This is my truth.
I have lived most of my life unconsciously, without an awareness or understanding of who I was—my deepest values, my natural gifts, or my reason for being. I just went through the motions of life, making decisions based on feelings—mostly fear. Fear of failure, fear of judgment, fear of embarrassment, fear of rejection, fear of being alone.
I chose my college because my older brother was there and I was scared of leaving home at a very immature 17. After graduation, I went into retailing, got an MBA, and then worked in Corporate America—not out of a love for business, but simply not knowing what else to do. At no point on this 12-year journey did I seek to understand myself and to assess what I really wanted in my life.
I paid a heavy price for that lack of awareness. I struggled with low self-esteem, eating disorders, anxiety, perfectionism, and impostor syndrome. I married young (afraid of being alone), and painfully divorced two years later.
So it was no surprise, after marrying my husband Peter at 31, and finally getting pregnant after battling infertility, that I eagerly quit my marketing job. To be honest, I think raising our twin daughters was the first time I felt a real sense of purpose in my life, a real knowing that this was what I was meant to do. But the fear still plagued me. I believed that if only I could be a perfect mom, my kids would turn out to be perfectly happy. I was desperately afraid that they would suffer my own crippling insecurity and anxiety. No matter how many books I read, lectures I attended, activities I organized for my girls, crafts I made myself do with them, I still felt it was not enough.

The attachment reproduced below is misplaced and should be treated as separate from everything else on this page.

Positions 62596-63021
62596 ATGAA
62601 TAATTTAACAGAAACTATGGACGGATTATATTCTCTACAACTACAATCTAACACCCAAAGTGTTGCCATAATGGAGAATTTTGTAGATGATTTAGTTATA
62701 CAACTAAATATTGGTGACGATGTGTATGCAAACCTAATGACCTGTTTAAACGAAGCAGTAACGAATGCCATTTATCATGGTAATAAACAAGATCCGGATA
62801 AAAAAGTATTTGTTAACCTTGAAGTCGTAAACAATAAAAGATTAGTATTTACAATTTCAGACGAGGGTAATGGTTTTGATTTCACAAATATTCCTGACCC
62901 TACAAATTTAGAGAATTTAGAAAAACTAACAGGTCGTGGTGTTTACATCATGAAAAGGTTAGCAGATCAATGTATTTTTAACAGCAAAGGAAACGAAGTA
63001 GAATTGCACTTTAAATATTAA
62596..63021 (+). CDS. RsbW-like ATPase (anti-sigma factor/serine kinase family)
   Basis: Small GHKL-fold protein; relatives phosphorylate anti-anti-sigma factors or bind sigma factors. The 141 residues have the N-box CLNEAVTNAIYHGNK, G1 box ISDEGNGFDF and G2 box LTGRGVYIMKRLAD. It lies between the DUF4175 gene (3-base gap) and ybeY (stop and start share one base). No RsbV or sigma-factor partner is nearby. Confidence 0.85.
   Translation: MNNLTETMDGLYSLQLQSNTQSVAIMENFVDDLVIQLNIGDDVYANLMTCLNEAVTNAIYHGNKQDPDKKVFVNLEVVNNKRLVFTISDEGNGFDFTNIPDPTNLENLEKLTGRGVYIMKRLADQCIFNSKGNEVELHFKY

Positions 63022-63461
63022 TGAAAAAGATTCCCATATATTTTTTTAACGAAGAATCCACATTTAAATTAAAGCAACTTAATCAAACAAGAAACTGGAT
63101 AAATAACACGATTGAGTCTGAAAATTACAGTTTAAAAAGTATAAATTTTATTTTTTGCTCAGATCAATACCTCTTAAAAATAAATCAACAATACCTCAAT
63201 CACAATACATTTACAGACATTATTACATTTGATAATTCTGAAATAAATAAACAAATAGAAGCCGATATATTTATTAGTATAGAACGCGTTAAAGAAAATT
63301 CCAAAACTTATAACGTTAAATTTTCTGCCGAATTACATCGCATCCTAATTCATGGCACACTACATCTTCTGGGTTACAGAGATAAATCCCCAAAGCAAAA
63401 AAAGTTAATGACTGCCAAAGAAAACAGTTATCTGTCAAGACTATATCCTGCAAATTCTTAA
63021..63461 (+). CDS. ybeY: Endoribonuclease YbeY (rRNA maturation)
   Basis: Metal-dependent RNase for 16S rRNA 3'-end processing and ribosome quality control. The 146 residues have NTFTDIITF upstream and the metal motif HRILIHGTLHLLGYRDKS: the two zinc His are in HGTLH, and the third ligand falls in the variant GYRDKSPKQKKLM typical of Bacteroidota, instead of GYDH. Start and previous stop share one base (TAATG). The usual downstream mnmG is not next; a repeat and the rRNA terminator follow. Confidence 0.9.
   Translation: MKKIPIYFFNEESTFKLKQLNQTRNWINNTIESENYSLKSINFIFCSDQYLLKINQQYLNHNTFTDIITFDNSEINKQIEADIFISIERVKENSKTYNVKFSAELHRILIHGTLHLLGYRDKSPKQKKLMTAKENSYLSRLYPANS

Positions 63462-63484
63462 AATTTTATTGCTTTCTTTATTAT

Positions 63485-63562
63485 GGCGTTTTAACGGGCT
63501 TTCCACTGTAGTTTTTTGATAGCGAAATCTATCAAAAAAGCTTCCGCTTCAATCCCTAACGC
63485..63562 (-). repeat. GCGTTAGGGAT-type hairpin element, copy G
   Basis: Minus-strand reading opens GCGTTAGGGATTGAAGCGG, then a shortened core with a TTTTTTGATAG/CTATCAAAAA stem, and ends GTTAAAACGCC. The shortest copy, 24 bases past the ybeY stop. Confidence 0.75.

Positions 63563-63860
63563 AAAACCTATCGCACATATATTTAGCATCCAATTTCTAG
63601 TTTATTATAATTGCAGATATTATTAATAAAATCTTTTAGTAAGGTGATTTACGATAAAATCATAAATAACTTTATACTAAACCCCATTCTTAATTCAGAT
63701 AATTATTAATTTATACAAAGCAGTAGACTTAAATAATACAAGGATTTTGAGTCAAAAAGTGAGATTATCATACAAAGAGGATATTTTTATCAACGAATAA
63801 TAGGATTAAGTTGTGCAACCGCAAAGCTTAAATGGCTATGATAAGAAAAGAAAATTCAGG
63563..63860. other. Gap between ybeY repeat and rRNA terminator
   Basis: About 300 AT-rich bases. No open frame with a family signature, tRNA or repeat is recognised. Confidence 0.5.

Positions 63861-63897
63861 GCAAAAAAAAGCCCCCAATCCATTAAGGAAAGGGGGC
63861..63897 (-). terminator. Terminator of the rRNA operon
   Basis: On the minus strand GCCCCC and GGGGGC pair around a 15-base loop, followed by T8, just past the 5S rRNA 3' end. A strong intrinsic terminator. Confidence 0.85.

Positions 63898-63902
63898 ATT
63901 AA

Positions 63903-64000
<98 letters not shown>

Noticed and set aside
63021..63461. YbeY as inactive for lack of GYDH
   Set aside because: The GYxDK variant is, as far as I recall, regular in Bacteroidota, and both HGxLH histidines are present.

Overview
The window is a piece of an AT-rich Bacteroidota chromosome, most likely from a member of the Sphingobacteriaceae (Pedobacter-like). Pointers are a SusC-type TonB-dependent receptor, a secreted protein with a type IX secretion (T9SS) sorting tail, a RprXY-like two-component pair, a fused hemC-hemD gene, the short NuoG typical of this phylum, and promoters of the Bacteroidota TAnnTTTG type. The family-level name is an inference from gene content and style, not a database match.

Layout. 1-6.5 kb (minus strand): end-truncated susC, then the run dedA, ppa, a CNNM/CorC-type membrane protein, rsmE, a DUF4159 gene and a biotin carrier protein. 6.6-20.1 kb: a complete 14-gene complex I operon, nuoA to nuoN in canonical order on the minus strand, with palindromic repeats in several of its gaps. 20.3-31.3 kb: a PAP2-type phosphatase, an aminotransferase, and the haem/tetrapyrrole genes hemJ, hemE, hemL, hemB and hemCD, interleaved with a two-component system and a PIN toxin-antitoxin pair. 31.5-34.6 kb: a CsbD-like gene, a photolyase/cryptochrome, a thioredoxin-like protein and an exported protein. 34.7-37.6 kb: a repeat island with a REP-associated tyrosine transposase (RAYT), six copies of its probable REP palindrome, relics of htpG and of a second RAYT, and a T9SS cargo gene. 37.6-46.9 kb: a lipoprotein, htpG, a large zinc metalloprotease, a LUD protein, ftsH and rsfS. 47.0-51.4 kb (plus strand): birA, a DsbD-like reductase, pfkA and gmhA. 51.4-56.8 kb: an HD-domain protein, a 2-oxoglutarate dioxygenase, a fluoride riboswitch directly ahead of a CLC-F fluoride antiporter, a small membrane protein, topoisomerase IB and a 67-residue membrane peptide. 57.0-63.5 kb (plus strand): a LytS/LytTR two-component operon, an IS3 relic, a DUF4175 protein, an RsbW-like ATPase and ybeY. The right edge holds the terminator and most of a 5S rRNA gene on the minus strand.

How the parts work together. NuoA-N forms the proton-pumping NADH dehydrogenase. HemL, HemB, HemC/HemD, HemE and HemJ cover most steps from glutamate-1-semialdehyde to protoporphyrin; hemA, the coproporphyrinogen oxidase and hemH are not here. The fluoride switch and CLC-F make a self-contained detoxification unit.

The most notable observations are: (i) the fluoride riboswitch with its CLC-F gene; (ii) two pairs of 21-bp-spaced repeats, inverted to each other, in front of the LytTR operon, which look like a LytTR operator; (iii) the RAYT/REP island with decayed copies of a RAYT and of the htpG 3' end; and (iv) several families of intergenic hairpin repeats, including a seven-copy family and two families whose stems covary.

It took my daughters saying, quite literally, “enough,” for me to finally take a hard look at my life. They were entering high school—we’d just moved back into the city of Chicago—and they were pushing back on me, fed up with my controlling parenting, and eager for independence. The truth is, I was tired. Tired of living in fear, tired of never being good enough, tired of feeling like a failure, tired of putting everyone else first. Something had to change.
But, nearing age 50, I was truly lost. My whole identity had been wrapped up in being the perfect mom. Without that, who was I? What was I supposed to do? Did I have anything of value to offer the world? On top of that, I felt all alone. I’d left my community of girlfriends behind in the suburbs after our move and was struggling to find my tribe in the city. I was used to putting up a strong façade, and was too embarrassed to share my “first world” problems.
It took several years of hard, honest work—therapy, exploration, trial and error—for me to find myself for the first time in my life. I had to face some tough questions and come to terms with my past in order to embrace a new, more hopeful future. In the process, I learned who I am—my values, passions, and gifts. I finally realized the toxic impact of my perfectionism, and the power of vulnerability, and vowed to accept myself, flaws and all. I learned who my girlfriends are, and who is better left behind. I discovered the power of action in the face of fear, of taking risks, of getting outside my comfort zone. I found my courage (read my essay, “My Fuck You Fifties,” on Huffington Post).